2021 is here! SLCgreen is excited to move forward. But as we prepare for the year to come, we’re also ready to incorporate what we’ve learned from 2020.
At the beginning of 2020, SLCgreen was eagerly preparing for a new administration and planning for a year of innovative sustainability projects. After a busy 2019 we were ready to take the next steps towards bringing net-100% renewable energy to our community. A new state-of-the-art recycling facility was near completion. And an innovative resident-led food equity program was convening to help improve food access in Salt Lake City.
The challenges of the past year have been harrowing. Within the first months of 2020, Salt Lake City pivoted our work to respond to the COVID-19 pandemic. We experienced an earthquake that damaged our homes and businesses. Hurricane-force winds toppled thousands of trees and left many members of our communities without power for several days.
Despite it all, SLCgreen was able to accomplish many of our goals with the help of our dedicated crews and community members. The challenges our community faced in 2020 laid bare the deep connections between equity, resiliency, and climate action. The year required us take more direct actions to improve our emergency response plans, to better support the voices of residents who have been excluded in the past, and to expand our communications to facilitate more collaborative work.
SLCgreen is ready to build off of what we learned during the past year, but before we set our sights on 2021, here are a few highlights from 2020.
In 2019, Salt Lake City set an ambitious goal of reaching 100% renewable electricity by 2030. Transitioning to clean energy will help the City reduce its carbon footprint and build more climate resilient communities. Last week, Salt Lake City took an exciting step towards reaching our climate goals.
The Utah Public Services Commission recently approved an application that allows Rocky Mountain Power to purchase the output from a large new solar farm to be built in Tooele County, Utah, on behalf of six large customers, including Salt Lake City Corp. This solar project, which will be among Rocky Mountain Power’s largest, will provide renewable energy to Salt Lake City Corporation, Park City, Summit County, Utah Valley University, Park City Mountain and Deer Valley ski resorts.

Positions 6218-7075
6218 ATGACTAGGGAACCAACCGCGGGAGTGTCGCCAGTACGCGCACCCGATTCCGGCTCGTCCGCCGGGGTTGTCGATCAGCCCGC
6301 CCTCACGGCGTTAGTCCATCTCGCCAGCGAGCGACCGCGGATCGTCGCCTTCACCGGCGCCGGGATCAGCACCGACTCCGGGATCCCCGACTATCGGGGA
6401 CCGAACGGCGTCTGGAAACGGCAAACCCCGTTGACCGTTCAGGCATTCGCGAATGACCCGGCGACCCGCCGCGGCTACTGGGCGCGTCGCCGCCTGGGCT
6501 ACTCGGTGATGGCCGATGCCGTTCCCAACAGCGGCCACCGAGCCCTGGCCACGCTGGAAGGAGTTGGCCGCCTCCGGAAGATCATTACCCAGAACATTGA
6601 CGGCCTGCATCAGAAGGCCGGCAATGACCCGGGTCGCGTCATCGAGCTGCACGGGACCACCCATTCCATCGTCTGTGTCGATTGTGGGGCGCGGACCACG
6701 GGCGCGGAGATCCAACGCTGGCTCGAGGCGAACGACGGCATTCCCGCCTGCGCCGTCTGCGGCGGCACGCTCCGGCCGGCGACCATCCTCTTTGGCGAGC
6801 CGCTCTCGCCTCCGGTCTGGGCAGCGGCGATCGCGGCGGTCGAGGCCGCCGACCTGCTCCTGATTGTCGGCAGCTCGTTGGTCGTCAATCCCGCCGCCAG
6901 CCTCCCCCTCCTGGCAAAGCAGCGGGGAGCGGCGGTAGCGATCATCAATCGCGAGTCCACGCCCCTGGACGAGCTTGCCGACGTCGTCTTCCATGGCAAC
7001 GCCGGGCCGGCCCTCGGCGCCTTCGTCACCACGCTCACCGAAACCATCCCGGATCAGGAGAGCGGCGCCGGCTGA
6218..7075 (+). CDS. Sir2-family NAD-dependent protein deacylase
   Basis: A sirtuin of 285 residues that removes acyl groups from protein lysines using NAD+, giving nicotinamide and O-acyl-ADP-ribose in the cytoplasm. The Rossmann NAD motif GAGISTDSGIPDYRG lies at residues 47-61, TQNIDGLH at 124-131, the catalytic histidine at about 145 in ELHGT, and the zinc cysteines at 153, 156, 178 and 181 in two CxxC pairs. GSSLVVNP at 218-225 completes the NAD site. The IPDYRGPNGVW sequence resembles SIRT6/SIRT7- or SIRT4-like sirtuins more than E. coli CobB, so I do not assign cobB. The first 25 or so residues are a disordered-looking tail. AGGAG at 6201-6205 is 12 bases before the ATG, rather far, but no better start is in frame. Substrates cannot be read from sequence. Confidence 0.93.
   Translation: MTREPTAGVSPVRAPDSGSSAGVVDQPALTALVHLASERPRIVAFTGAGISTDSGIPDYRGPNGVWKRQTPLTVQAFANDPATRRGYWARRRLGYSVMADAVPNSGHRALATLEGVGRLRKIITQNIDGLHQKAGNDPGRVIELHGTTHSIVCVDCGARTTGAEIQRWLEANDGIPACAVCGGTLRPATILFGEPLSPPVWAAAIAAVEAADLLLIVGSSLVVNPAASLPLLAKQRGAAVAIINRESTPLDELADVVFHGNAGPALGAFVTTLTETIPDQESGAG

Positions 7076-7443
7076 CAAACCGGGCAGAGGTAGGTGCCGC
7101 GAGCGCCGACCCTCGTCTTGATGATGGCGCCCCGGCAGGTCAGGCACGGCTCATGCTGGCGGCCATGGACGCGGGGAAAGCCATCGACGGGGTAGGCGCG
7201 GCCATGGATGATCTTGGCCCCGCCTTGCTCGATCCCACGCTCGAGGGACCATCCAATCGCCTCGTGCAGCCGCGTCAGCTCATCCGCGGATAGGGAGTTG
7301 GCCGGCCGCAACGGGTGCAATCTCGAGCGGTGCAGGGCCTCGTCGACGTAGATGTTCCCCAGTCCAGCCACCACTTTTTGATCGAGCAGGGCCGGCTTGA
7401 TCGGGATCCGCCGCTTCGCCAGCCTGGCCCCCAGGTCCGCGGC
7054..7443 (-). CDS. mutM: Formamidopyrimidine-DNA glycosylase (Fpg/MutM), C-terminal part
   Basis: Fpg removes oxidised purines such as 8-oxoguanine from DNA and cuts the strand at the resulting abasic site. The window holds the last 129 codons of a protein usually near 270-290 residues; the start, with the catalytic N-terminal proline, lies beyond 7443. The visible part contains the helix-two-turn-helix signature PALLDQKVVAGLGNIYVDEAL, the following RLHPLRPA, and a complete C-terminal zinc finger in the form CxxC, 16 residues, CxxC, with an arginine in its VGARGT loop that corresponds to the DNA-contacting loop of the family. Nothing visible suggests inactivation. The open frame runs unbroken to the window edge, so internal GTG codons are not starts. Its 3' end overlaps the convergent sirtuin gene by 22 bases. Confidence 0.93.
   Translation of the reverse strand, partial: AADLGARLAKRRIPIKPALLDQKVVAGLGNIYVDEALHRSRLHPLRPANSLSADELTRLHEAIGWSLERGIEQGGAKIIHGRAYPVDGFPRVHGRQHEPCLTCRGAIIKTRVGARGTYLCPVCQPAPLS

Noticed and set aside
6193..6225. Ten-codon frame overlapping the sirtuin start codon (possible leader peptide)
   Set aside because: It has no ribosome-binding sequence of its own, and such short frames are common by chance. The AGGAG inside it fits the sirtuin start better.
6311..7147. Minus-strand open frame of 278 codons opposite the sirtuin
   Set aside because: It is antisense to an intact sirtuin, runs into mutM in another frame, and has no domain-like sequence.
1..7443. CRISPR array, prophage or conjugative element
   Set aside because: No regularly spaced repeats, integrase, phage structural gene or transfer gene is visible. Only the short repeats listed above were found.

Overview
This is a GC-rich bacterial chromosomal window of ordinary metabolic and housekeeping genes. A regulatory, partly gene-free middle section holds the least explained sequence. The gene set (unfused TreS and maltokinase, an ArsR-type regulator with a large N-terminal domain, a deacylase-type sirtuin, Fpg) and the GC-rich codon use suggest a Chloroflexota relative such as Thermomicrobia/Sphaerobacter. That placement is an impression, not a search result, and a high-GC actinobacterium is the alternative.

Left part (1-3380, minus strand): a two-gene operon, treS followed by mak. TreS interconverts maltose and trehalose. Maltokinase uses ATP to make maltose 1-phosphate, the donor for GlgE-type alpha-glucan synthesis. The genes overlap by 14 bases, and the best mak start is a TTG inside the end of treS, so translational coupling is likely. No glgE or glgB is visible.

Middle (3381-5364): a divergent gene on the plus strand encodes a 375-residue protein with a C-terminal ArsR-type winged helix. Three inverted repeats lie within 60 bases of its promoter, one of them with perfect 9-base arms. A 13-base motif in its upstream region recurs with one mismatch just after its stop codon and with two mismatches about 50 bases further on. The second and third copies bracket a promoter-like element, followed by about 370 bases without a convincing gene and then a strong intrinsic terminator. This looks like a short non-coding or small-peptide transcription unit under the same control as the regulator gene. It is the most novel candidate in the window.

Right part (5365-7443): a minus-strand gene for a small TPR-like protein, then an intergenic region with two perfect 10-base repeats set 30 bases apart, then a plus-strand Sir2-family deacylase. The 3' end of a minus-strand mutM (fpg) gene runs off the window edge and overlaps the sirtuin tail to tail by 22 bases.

For Salt Lake City, this project will help meet nearly 90% of the City’s municipal electricity needs by 2023.
This means that Salt Lake City’s government buildings and operations will primarily source its electricity from renewable energy. This substantial shift to renewable energy is projected to increase in the city’s electric bill by less than 2%.
Next Steps Towards Community-Wide Renewable Energy
Moving Salt Lake City’s internal electric consumption to renewable energy is a first step towards community-wide renewable energy. In 2019, the Utah State legislature passed HB411, the Community Renewable Energy Act. This law establishes a legal pathway for communities serviced by Rocky Mountain Power to create a net-100% renewable electricity portfolio.
So far 2020 has been a record year for climate-related natural disasters. Alongside the global coronavirus pandemic, severe weather like what we experienced with last week’s wind storm, record breaking temperatures in August, and fires burning throughout the Western United States, have shown us first-hand the effects of climate change in our backyards.
That’s why it’s more important than ever to call attention to climate change– and the urgency of taking action at all levels.
We’re in luck because the Fourth Annual Utah Climate Week is coming up from September 21 – September 27 and offers everyone the platform not only to learn and engage, but also to call attention to climate change during what has seemed like a year of jumping from one immediate crisis to another.
So many people are struggling and so many are exhausted with all 2020 is bringing to bear on our communities. We hear that and we feel it too.